People with depression and pre-diabetes are nearly three times more at risk of developing dementia in later life, compared to those with neither condition, a landmark longitudinal study has revealed.
While previous research has suggested that there is a link between diabetes, depression and a higher risk of dementia, this is the first time scientists have investigated if the risk is increased if a person has both pre-diabetes and depression.
Scientists followed 3,458 adults over the age of 50 from the English Longitudinal Study of Ageing for up to 10 years. They split the participants into six groups based on the presence of diabetes, pre-diabetes and/or depression. The findings confirm that depression and diabetes were risk factors for dementia but also suggest that those with both depression and pre-diabetes were nearly three times more likely to develop the serious progressive neurological disorder.
Pre-diabetes is a common term used for people who are at a high risk of developing Type 2 diabetes. It is when a person’s blood glucose levels are higher than normal, but not high enough to be diagnosed with Type 2 diabetes. Between 5-10% of people with pre-diabetes go on to develop Type 2 diabetes each year.
Currently 4.6 million people in the UK have diabetes, 90 per cent of these have Type 2 diabetes and 12.3 million people are at an increased risk of developing Type 2 diabetes.
Dr Kimberley Smith, lead author of the study, explained: “There is a lot of evidence that the co-occurrence of depression and diabetes is linked with the development of serious complications of diabetes such as dementia. Our work extends this by also showing that pre-diabetes and depression might also be linked with a greater risk of developing dementia.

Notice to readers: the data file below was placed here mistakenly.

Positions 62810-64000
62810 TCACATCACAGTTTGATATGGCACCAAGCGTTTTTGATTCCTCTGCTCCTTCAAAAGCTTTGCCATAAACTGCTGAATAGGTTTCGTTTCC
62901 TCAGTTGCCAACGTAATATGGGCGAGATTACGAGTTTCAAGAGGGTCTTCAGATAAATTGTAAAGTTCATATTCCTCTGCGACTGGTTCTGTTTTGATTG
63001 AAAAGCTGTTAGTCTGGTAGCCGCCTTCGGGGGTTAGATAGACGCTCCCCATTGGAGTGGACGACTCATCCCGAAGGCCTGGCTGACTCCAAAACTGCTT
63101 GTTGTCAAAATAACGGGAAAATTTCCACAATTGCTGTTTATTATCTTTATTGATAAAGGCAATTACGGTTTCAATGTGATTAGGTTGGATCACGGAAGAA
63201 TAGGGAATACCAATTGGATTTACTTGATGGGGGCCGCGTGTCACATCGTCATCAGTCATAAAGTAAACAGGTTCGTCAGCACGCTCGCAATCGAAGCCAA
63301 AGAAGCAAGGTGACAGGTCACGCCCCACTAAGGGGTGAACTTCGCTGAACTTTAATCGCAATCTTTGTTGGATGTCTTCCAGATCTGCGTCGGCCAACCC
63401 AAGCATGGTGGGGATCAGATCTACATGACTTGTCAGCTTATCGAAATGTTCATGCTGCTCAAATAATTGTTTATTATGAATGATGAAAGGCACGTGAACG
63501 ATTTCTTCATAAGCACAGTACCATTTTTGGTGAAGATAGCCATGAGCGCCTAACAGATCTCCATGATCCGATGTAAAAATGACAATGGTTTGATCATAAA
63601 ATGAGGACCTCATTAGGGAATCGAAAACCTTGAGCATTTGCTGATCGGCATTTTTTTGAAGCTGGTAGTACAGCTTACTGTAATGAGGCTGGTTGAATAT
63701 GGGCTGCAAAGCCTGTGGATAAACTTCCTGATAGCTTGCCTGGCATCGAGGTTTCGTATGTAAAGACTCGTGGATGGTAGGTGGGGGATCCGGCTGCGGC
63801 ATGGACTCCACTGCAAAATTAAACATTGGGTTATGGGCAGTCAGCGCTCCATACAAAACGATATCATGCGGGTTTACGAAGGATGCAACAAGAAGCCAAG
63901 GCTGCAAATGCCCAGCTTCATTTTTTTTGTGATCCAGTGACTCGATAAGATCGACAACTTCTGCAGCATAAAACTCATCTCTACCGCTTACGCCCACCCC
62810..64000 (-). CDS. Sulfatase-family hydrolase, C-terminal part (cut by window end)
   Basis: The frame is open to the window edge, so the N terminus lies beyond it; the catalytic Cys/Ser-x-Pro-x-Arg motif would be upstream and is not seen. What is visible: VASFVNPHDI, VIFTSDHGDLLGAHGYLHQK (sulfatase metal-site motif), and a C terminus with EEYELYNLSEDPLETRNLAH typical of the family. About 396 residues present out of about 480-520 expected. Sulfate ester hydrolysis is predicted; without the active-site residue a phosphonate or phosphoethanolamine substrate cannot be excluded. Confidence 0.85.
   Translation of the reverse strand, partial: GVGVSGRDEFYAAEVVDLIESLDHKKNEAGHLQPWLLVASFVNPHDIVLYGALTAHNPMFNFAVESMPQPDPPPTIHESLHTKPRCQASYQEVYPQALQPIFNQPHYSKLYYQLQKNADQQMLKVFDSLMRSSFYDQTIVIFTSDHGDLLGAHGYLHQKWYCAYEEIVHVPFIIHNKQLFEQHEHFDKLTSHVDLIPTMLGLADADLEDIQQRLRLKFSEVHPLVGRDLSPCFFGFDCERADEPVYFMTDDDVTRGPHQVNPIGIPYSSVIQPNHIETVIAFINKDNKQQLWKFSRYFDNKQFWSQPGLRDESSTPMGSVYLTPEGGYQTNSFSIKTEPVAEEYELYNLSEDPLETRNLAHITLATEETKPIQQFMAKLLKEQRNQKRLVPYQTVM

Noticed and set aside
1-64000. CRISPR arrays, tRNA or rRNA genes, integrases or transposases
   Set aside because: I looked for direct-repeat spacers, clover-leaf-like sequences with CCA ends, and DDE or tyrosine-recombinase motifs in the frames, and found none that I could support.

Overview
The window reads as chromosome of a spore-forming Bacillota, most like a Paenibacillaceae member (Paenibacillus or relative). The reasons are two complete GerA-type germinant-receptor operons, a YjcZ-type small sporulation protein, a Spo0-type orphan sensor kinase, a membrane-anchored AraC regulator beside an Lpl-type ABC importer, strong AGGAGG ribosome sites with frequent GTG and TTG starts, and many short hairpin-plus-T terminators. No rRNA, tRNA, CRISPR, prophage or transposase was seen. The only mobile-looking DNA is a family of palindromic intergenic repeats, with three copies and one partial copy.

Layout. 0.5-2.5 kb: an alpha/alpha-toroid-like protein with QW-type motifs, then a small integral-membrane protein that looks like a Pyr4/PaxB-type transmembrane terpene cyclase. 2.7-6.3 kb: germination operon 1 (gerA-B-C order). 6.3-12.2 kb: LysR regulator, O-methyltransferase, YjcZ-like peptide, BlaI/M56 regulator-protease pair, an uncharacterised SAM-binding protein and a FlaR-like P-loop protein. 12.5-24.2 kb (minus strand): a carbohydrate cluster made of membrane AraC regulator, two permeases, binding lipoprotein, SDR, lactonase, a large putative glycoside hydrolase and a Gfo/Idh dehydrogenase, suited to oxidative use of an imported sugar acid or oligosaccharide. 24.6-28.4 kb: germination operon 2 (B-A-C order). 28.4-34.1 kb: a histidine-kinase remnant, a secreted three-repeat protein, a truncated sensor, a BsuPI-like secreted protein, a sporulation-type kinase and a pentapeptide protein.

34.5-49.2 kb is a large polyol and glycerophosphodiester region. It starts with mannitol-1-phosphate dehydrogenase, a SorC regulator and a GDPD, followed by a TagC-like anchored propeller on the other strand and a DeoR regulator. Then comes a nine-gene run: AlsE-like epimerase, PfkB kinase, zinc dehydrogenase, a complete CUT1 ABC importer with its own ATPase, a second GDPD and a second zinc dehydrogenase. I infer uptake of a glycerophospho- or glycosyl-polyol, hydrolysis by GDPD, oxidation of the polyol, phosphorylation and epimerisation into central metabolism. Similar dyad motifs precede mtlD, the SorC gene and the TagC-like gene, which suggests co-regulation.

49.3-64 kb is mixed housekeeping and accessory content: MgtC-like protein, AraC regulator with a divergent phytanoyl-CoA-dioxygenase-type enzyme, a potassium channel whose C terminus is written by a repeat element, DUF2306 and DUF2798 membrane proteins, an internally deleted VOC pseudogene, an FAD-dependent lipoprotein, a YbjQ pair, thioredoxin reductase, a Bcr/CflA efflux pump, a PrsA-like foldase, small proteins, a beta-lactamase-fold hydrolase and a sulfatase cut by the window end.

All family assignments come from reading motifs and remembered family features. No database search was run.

“While based on a relatively small number of people, these findings are further evidence of considering the importance of poor mental health in people with prediabetes and diabetes. These preliminary findings will be explored in our future work so we can determine why this association might exist.”
Dr Elizabeth Robertson, Director of Research at Diabetes UK, said: “There is growing evidence linking diabetes and high blood glucose levels to dementia. These new findings suggest an earlier correlation with people at high risk of developing Type 2 diabetes who also have depression.
“More research is now needed to understand why this potential connection could exist, and what can be done to reduce the risk of dementia in as many people as possible. There are steps people can take to reduce their risk of both Type 2 diabetes and dementia. These include maintaining a healthy weight, eating a healthy balanced diet, limiting alcohol intake, avoiding smoking, keeping blood pressure in check and doing regular exercise.”
The findings were announced at the annual Diabetes UK Professional Conference, which brings together world class scientists, researchers and healthcare professionals to present new research and health programmes to tackle the UK’s diabetes crisis.